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One of the PS4's all-time greats is coming to PS Plus – and you need to play it as soon as you can

13 Sentinels: Aegis Rim is an essential game, and you'd be smart to check it out now it's on PS Plus.

Image credit: VG247

13 Sentinels: Aegis Rim – brought to you from the developers behind Odin Sphere and Dragon’s Crown – is coming to PS4 and PS5 via the PlayStation Plus Extra and Premium game catalogue on Tuesday, September 19.

2020 was a banner year for games, I think we can all agree on that – sure, the world was gripped by a pandemic, and none of us knew what the hell could possibly be thrown at us next, but at least we had some standout video games. Final Fantasy 7 Remake, Animal Crossing and Cyberpunk 2077 made headlines (some for the right reasons, some for the wrong reasons), but it was a little Atlus-published game from Vanillaware that would stay around in my head the longest.

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And I know I’m not alone. A cursory look at any video game forum, social media site, or Discord server will back me up – I know it. Anyone that’s played 13 Sentinels: Aegis Rim will agree, it’s one of those games that stays with you. It hangs around in your head for hours – days, weeks! – after you’ve finished it, rattling around and instantly becoming nostalgic whenever you think about it.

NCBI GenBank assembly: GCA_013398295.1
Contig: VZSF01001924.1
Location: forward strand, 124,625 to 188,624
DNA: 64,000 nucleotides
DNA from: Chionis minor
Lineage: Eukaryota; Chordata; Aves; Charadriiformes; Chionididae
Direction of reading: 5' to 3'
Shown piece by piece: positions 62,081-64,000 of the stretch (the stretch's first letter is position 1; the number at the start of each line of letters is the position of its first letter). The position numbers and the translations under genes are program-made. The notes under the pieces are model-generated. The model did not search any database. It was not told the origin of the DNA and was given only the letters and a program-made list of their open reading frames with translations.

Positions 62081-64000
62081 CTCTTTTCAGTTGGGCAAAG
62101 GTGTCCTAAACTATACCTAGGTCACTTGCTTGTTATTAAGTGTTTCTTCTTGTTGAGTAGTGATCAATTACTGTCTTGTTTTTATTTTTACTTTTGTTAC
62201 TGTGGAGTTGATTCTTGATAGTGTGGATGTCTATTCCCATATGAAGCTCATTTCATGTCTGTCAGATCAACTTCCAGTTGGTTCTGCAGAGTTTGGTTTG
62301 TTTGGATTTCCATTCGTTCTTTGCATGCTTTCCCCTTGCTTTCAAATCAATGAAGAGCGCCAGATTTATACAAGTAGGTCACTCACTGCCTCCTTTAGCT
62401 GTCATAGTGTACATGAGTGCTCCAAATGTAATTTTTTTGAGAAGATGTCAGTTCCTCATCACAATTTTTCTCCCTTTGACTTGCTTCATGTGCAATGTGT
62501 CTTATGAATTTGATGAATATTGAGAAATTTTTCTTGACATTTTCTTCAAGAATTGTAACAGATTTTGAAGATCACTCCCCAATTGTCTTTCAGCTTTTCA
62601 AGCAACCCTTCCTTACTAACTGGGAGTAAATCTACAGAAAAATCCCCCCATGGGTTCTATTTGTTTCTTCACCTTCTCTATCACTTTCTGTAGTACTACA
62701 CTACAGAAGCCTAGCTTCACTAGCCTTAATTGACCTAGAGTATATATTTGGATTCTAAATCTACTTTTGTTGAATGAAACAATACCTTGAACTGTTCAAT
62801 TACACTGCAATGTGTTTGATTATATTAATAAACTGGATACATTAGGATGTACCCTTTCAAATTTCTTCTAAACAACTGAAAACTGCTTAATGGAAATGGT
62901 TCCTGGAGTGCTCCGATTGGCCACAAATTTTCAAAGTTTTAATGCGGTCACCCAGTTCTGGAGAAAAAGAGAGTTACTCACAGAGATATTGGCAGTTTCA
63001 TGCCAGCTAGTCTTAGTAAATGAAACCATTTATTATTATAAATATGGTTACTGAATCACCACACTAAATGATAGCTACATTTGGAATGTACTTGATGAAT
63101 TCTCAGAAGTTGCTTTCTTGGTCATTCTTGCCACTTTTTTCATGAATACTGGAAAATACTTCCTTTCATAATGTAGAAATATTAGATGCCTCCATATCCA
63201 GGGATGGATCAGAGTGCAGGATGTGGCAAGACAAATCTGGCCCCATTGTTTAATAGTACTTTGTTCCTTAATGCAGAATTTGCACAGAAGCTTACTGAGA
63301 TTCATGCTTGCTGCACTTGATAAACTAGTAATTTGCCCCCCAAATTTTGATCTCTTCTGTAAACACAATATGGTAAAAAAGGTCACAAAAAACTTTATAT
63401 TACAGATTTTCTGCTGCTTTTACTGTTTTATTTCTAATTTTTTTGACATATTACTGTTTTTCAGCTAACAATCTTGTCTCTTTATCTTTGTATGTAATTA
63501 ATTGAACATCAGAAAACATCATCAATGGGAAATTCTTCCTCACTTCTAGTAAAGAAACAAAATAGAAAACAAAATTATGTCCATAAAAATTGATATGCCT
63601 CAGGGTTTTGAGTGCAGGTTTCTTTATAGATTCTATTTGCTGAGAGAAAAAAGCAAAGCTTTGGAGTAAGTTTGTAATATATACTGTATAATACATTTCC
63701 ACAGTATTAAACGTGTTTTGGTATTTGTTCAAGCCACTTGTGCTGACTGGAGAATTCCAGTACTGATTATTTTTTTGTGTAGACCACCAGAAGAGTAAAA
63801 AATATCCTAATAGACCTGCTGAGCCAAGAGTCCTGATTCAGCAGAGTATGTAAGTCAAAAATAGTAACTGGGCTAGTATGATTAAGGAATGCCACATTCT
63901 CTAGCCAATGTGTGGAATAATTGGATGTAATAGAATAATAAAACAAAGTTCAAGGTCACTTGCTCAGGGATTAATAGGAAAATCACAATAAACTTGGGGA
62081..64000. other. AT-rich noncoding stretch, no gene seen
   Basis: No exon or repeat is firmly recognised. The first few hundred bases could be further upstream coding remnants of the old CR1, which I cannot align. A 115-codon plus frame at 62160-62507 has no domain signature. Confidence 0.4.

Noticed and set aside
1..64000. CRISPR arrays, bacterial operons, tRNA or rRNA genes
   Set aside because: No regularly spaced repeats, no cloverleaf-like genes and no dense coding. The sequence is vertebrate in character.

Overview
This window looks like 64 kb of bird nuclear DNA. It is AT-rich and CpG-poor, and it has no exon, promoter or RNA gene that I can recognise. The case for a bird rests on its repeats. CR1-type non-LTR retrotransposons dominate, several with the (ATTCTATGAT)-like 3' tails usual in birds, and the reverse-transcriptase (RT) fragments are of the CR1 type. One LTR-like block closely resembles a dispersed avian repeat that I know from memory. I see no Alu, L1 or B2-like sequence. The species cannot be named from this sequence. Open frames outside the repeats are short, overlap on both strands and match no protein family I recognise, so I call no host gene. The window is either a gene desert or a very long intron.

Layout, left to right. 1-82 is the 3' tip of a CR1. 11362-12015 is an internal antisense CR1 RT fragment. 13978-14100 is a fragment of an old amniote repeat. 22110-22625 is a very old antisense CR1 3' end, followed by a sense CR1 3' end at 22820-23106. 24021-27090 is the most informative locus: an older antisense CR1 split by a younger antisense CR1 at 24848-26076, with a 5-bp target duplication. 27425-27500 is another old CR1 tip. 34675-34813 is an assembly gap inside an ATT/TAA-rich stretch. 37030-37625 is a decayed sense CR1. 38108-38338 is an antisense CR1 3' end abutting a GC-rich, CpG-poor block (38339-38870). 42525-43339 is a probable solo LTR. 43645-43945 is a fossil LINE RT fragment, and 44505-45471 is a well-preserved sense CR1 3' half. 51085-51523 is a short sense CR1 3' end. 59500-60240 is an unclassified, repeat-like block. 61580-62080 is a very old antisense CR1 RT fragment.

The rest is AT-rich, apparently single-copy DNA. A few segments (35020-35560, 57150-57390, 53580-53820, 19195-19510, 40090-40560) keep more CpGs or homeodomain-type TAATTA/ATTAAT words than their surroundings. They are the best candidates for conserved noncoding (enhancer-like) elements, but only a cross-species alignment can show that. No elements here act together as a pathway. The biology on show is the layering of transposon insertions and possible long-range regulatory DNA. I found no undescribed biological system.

But why? Maybe it’s the perennially dusty classrooms and cosy back alleys in the game that make it feel like it’s been in my memory for years, or maybe it’s the one-two emotional gut punch it manages to pull off at least once per hour of playtime, but 13 Sentinels: Aegis Rim is an all-timer. It’s a game that I’d recommend even to people that don’t usually like text-heavy, story-lead games like this in the same way I’d recommend Neon Genesis Evangelion to people that don’t usually like anime – the transcends its genre (its genres, plural, even) and easily finds a place as one of the most narratively excellent games I’ve ever played.

It might sound like a lot, the idea of rotating between 13 different playable characters in one game, each with their own idiosyncrasies, neuroses, and backstories. But the way the game is bread-crumbed out for you – and the delicate choreography between its narrative helixes as you dig deeper into the core story – is one of the most impressive narrative feats I’ve had the pleasure of experiencing. In any form of media. Cloud Atlas, House of Leaves, Disco Elysium, Fight Club, 13 Sentinels; it joins the list. This unassuming visual novel-cum-RTS amalgam would be the last game I’d think to list amongst all my other favourite try-hard innovative form narratives, but here we are. I’m as shocked as you.